I found this thread when researching an explanation for why a man called Joseph Maskrey living in the parish of Kedliston (Derbyshire) married a woman called Esther Pearson at St George's, Hanover Square by licence in 1769. They then had three sons christened at Edlaston, Derbyshire. It seems a long way to go to be married and while I know it was fashionable to be married at St George's the woman (Esther Pearson) could not sign her name and the man (Joseph Maskrey) though he did sign, was probably a cotton dealer, and so not very high up the social scale at the time. If Esther was genuinely resident in the parish, and had met Joseph even though he lived in Derbyshire, then why did they not marry by banns?
My research interest is not the same as yours but the following may be relevant to your discussion.
In addition to the marriages witnessed by Caleb Greville at St George's there are apparently christenings in the neighbouring parish of St James witnessed by both a William Greville and a Caleb Greville (http://corry-history.blogspot.com/2007/07/our-corry-relatives.html). There is a record (as already noted) of Caleb Greville describing himself as "the clerk at St George's Hanover- square" when giving evidence to the Old Bailey in a bigamy case in June 1793. These facts suggest there is a Caleb Greville who is a church official.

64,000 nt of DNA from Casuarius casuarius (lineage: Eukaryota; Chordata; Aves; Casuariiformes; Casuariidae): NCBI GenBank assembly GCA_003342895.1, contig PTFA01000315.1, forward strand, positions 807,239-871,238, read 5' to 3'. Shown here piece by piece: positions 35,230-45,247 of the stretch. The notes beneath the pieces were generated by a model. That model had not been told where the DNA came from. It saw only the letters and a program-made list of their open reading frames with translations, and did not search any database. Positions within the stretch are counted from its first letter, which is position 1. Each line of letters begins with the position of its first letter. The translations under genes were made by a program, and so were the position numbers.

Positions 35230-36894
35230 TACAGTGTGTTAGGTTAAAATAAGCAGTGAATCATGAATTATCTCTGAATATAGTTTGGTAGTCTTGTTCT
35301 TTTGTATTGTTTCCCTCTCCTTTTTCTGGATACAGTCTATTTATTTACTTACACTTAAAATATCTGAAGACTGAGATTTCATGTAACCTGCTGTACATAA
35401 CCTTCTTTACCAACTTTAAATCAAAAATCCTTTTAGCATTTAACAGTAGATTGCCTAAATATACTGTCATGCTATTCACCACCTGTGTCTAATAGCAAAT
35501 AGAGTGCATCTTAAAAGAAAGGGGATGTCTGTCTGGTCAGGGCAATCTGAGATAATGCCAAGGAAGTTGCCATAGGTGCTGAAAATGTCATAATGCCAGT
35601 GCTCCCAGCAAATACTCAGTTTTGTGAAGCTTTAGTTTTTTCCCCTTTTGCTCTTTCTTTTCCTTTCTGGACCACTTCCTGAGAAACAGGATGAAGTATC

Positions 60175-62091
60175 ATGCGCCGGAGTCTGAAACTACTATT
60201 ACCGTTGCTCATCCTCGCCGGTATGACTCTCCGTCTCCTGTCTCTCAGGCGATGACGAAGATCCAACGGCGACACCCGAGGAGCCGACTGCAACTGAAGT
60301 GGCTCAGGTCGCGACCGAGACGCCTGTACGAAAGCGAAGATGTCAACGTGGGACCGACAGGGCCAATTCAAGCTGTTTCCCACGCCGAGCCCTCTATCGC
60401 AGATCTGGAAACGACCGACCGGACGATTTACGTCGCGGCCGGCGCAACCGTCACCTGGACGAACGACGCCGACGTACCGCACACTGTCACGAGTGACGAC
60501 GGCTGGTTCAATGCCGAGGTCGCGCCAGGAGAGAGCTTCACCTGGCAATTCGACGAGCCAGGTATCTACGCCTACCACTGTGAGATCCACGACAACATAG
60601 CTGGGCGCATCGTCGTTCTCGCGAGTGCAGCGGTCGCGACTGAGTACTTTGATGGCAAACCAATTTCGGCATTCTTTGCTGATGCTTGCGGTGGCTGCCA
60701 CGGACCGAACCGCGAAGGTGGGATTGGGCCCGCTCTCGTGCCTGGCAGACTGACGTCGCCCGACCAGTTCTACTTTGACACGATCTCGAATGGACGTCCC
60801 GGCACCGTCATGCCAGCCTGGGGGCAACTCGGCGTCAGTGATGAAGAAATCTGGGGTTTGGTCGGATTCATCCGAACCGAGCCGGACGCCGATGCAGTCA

There is an IGI record of a christening of Caleb Grivell, son of William Grivell in St Anne Soho in October 1738, and an IGI record of a marriage between Caleb Grevill and Esther Paterson in All Hallows Staining in October 1757. There are also IGI birth records of various children of Caleb and Esther such as Esther in January 1766.